Last week I asked the question:
When you've been hurting, what do you find most comforting?
I received several emails back, most with heavy things. After all, hard things happen to all of us, and comfort is what helps us through.
Below are some really touching things that members of our community emailed me back.
When my adult brother died, my parents were paralyzed with grief. I had to make the calls to family friends.
Most people said “let us know what we can do”. Not one couple who were casual friends of my folks. They just said how sorry they were.
And 2 hours later (they lived an hour away) they showed up at our house with 3 bags of groceries. Cold cuts, breads, desserts, salads. They didn’t stay long. But that visit brought us more comfort than anything else.
In 2015 after we unexpectedly had to say goodbye to our beloved dog, Bella, a good friend hosted an intimate dinner with my closest friends and favorite people. The comfort of everyone coming together to support us really touched my heart.
Our 22-year-old son, a university student, was the victim of criminal violence. The tragedy and its aftermath caused me to use up all of my accrued leave at work.
It was so hard for family and friends to know how to help at a time like this. Nothing anyone could do would bring our son back. When it came time for court events and more time required for me to be absent from work, my co-workers donated some of their accrued paid time off (PTO) to me. The company we worked for was not generous with PTO so this was a big deal. It made me cry to know they thought of something to do for me that would genuinely help.
At a time when no one could ease my broken heart, this gift from my co-workers of their own hard-earned PTO was so comforting and was a genuine gesture of caring.
In the midst of Covid, my beloved grandfather was a day away from passing away but I knew it was imminent.
One of my best friends, who was extremely cautious during that period of time, knocked on my door, while wearing a mask handed me a bouquet of flowers, and said “Know that I love you and I wish I could hug you”. It was so touching and brought me to tears.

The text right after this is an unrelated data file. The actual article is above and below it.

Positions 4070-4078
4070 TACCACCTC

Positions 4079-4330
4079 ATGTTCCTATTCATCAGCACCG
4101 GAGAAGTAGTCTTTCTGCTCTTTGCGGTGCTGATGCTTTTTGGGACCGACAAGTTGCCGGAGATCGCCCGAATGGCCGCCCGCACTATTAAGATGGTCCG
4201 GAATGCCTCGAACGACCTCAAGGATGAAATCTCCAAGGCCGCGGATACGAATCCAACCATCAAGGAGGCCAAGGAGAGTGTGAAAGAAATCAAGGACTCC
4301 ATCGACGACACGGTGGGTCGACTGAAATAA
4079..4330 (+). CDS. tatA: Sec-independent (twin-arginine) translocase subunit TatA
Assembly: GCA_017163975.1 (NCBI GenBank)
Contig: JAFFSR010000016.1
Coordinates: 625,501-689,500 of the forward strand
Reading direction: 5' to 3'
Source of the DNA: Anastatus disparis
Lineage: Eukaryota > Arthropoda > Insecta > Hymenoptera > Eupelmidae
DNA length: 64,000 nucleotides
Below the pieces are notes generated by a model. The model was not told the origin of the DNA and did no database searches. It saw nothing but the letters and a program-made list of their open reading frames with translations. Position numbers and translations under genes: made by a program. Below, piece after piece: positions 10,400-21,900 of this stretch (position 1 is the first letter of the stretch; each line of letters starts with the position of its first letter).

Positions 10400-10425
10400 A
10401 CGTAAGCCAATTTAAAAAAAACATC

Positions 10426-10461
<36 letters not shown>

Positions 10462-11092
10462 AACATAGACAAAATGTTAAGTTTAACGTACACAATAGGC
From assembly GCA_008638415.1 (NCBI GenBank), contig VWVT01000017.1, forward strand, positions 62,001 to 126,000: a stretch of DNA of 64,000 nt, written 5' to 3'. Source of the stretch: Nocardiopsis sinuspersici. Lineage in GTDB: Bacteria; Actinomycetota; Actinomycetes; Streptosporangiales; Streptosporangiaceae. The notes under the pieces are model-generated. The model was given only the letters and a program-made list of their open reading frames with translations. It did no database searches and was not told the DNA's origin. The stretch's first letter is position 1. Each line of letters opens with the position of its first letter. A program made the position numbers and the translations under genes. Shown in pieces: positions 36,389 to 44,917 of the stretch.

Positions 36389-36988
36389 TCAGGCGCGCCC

Many years ago my husband died unexpectedly. When I got the news, I was living on the East Coast and my husband was in Colorado on business.
To say that I was in shock is an understatement--I felt like the world had stopped spinning. I headed to the Midwest where my family was living and together, in love and support, we took care of everything as best we could.
After a couple of months, I headed back to the East Coast and resumed my life. While I had a lot of friends and support, I felt terribly alone.
But there was this one friend, this bright and shining star, who "brought balm to my soul". What did she do? She called me every single day for MONTHS after my husband had passed. Every single day she picked up the phone and called me. It was usually a short conversation but it made all the difference to me--just knowing that someone was thinking of me and took the time to call me, talk to me, and show me that she cared.
Today, whenever someone in my life has lost a loved one, I try to do the same for them. As you know, a simple call (or card) CAN make all the difference to someone who's suffered a painful loss.
Sitting with dog stroking his back and neck (Baxter has the world's softest neck)
When my father passed away 10 months ago, people sent gift cards for food delivery.
That was so helpful. I also schedule a monthly massage, in my home, to help relieve stress and back pain. It is so healing and brings me comfort.
Sources of comfort:
- When a dear friend washed my hair in my hospital bed when I was very sick and felt really gross at the same time.
- A warm rice bag
- Flannel sheets just out of the dryer
- Being greeted by wiggly dog when I get home
- The sight/sound/smell/feel of the ocean
Stepping in with a note from Tiny/Leah: The first bullet point made me think about this:
A dear family friend gave me a haircut when I was in the ICU 5 years ago, and it was a BEAUTIFUL experience. We were both crying, and holding each others faces. It was an incredibly healing thing.
I was thinking last night about how important physical touch is. When people held my hands in the ICU, it was the times that I most needed that comfort to encourage me to keep holding on.
If you thought of anything while you read this list, please leave a comment! When we think about things that we could do to bring comfort, we are more likely to know what to do when people in our life are hurting.
Thanks to everyone who shared with us this week. I love learning from all of you. ❤️